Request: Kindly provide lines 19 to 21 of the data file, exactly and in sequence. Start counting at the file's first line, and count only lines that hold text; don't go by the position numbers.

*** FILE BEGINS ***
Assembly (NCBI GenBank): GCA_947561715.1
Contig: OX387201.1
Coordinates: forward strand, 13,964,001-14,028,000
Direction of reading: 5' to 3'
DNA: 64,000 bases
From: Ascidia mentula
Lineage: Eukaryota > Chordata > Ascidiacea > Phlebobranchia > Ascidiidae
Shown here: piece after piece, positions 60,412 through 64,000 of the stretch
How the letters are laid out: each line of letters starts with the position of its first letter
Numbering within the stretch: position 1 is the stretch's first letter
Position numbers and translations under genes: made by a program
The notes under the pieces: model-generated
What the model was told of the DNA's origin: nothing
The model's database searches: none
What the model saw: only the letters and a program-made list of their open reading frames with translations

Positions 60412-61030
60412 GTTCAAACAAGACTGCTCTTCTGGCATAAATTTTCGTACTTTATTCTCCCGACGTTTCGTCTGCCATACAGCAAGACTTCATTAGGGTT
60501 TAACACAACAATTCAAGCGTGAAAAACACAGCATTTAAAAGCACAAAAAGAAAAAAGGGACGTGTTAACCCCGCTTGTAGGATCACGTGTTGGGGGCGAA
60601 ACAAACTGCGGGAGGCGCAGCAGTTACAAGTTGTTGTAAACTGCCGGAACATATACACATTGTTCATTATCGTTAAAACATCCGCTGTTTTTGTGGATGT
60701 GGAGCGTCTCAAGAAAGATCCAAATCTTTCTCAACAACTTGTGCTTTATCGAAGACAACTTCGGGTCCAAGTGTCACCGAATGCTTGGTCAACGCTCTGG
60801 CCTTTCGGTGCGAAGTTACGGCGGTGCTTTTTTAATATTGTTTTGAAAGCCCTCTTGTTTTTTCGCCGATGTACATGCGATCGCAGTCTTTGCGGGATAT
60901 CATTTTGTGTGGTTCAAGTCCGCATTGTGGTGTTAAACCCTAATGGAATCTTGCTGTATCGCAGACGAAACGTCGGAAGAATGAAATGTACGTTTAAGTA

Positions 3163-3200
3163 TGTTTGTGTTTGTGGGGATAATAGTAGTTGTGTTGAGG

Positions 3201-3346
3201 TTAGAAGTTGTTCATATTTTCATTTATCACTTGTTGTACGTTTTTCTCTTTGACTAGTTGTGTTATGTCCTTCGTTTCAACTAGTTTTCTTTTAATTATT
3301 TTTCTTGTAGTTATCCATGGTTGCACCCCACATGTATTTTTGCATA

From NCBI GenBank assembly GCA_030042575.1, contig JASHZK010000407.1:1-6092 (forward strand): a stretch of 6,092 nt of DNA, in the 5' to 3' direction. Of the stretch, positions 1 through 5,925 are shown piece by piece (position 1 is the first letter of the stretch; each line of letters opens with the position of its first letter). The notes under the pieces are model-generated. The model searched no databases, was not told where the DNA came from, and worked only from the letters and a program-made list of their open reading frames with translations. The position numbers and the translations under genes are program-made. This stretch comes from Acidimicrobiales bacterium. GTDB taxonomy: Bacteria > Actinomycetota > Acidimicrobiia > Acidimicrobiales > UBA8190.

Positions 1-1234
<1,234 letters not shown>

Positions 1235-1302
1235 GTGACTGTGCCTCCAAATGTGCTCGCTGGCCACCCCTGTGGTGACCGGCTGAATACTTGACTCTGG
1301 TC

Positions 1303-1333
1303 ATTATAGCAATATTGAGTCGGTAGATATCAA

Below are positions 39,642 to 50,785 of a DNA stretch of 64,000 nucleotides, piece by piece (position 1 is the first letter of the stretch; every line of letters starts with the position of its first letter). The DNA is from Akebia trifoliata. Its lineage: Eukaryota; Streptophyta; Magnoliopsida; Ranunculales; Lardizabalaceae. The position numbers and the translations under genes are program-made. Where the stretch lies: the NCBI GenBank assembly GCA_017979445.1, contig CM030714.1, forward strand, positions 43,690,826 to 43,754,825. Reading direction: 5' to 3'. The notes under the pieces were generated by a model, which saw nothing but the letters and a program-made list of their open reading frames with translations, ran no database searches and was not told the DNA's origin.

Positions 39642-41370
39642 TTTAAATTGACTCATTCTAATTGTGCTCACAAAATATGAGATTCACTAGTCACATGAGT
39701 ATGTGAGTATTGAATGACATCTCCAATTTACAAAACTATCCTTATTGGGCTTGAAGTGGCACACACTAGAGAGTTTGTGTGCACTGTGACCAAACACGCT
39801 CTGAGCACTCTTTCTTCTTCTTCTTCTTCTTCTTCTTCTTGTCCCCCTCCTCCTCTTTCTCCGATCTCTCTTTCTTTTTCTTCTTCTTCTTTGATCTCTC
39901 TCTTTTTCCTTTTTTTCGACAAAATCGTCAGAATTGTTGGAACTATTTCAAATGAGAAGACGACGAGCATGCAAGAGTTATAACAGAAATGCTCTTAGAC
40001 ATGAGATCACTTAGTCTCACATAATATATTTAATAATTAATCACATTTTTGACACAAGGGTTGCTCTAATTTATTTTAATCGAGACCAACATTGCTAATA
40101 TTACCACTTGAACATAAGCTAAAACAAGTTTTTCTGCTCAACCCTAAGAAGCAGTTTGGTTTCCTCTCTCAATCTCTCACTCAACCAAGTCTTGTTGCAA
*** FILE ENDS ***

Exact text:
60601 ACAAACTGCGGGAGGCGCAGCAGTTACAAGTTGTTGTAAACTGCCGGAACATATACACATTGTTCATTATCGTTAAAACATCCGCTGTTTTTGTGGATGT
60701 GGAGCGTCTCAAGAAAGATCCAAATCTTTCTCAACAACTTGTGCTTTATCGAAGACAACTTCGGGTCCAAGTGTCACCGAATGCTTGGTCAACGCTCTGG
60801 CCTTTCGGTGCGAAGTTACGGCGGTGCTTTTTTAATATTGTTTTGAAAGCCCTCTTGTTTTTTCGCCGATGTACATGCGATCGCAGTCTTTGCGGGATAT